Text by Rosalinda Whybrow. Photo by Nadim Baker.

Charlotte Eide from Norway is 24 years old. Before going to university, she spent one year serving in the military for the Norwegian Air Force.

 

“Many stereotypes about the military are correct. It is my experience that women in the military need to prove themselves more than men, because people simply do not expect as much from you if you are a woman. Women are seen as less capable in the face of physically demanding work. However, in the military you don’t objectify each other. You’re a human being and I’m a human being. The military is something unique because you get to know so many different people. I learnt that you can find friends everywhere, and that you find something you like in everyone. And when you get to really know people, most people are amazing.”

 

After completing her military training, Charlotte enrolled in European Studies at the Norwegian University of Science and Technology (NTNU) in Trondheim, Norway.

 

“Even though Norway is not a member, we are very reliant on the EU. I didn’t really know what the EU was, even after 13 years of school. So that’s why I decided to do European Studies. I didn’t know what the EU is, so I thought I should probably find out.”

 

Currently working and living in Brussels, she is completing her traineeship at the NTNU Brussels Office as a part of her master’s degree in European Studies, which she enrolled in straight after her bachelor’s degree.

 

“I could have done a gap year, but I thought; why don’t I just finish my master’s and be done with it? Then I can just get ahead with my life. I love to study, I love being a student. But I’m very happy that I did my master’s straight away, because I really enjoy the working life in Brussels. Actually, my boss here always tells me: ‘You know you got your job because you were in the air force, right?’. He’s just kidding, but he says that and it’s kind of funny. That you know you got the job because you drove a forklift.”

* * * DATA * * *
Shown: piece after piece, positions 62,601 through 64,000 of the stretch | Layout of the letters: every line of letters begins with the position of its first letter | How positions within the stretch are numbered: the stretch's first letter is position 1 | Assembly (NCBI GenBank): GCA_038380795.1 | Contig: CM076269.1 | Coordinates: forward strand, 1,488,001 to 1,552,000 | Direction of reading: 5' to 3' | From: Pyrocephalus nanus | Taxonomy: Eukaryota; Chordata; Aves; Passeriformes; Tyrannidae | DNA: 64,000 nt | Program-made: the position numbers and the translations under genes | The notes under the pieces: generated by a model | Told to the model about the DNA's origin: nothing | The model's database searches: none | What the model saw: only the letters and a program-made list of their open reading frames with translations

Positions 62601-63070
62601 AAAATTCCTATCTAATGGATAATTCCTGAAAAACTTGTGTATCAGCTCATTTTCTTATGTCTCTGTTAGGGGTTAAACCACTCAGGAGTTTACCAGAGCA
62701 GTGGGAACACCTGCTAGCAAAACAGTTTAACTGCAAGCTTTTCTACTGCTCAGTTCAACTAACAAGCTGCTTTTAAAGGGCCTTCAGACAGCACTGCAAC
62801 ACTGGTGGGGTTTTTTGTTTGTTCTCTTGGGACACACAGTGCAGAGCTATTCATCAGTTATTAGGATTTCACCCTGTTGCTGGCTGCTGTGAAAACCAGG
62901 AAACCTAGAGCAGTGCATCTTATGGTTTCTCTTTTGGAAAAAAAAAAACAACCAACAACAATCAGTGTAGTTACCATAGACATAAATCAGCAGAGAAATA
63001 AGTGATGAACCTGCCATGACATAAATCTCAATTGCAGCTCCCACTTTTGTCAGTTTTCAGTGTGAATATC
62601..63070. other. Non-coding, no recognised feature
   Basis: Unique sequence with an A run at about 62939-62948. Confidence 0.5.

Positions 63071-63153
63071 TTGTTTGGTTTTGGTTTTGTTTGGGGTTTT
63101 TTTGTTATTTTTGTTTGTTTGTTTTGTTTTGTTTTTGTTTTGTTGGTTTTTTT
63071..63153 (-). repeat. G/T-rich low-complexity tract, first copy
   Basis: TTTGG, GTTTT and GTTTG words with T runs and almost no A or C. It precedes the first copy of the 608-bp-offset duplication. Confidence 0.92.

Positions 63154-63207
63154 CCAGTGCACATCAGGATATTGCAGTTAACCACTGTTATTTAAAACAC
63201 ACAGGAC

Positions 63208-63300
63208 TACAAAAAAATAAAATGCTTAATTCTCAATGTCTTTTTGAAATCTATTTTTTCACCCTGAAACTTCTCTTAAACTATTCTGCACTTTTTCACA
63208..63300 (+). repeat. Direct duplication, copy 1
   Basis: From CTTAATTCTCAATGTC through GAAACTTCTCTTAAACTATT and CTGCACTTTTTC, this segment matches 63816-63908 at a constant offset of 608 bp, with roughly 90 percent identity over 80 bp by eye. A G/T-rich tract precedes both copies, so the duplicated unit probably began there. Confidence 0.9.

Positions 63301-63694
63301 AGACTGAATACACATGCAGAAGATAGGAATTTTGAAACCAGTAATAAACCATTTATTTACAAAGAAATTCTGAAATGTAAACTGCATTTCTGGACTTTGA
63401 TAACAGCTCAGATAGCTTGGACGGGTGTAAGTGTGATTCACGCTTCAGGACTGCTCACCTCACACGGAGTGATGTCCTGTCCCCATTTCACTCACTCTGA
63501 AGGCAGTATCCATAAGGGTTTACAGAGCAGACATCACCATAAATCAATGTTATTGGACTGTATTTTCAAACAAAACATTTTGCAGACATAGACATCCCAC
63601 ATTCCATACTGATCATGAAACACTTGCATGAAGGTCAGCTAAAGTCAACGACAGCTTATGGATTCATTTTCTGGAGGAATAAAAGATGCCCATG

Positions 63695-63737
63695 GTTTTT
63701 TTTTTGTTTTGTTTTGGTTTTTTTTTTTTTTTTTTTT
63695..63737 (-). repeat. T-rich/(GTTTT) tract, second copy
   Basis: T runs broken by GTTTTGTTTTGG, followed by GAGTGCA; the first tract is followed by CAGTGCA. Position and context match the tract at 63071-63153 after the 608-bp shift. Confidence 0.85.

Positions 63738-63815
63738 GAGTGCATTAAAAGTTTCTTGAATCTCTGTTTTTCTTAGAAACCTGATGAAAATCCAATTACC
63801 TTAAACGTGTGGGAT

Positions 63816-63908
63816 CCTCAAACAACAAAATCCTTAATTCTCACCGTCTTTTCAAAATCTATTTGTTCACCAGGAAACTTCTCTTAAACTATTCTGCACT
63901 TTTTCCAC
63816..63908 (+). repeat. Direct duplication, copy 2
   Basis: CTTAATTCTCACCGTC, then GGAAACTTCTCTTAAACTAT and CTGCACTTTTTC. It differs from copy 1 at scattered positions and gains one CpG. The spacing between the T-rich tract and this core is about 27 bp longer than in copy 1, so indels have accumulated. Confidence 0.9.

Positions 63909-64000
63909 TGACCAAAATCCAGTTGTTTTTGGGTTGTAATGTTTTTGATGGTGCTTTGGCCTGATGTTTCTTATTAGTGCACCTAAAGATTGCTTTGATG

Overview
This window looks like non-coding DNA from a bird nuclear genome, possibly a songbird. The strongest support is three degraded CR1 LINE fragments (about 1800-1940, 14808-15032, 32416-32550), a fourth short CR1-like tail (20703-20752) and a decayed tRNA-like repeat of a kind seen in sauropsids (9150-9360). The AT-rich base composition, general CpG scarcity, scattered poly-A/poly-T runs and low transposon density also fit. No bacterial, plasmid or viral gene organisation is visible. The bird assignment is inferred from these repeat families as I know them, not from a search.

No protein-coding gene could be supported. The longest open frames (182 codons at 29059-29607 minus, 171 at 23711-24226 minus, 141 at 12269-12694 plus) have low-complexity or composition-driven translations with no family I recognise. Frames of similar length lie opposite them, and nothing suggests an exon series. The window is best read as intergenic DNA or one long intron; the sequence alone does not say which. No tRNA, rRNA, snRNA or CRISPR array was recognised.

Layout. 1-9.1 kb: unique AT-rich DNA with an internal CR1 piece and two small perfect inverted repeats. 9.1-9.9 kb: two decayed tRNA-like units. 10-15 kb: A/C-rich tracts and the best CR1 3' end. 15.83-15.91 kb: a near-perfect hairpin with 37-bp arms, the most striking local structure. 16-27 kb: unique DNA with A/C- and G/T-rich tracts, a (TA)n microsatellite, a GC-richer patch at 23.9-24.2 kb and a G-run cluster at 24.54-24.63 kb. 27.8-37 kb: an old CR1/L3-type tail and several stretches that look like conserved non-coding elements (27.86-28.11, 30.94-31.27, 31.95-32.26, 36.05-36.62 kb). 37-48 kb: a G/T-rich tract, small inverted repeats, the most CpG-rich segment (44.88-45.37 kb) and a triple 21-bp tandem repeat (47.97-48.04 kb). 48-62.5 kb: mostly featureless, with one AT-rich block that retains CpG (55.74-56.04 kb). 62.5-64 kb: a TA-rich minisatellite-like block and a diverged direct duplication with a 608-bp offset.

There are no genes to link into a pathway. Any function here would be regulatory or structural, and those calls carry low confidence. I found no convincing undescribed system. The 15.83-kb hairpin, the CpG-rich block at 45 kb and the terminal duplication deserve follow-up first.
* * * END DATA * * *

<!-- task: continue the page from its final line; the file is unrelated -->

Coming to Brussels was Charlotte’s first time going abroad. In two months, she will return back to Norway in order to complete her degree and write up her master’s thesis.

 

“I’m very happy about coming to Brussels and I kind of don’t want to go back. I love it here, I love Brussels! I can walk out of the door of my office and I have Sweden, Denmark, Finland and Switzerland there, and I have Belgium. Then you have the Germans and the Dutch – so I have the whole of Europe on my street! And I really like that. I definitely want to come back.”

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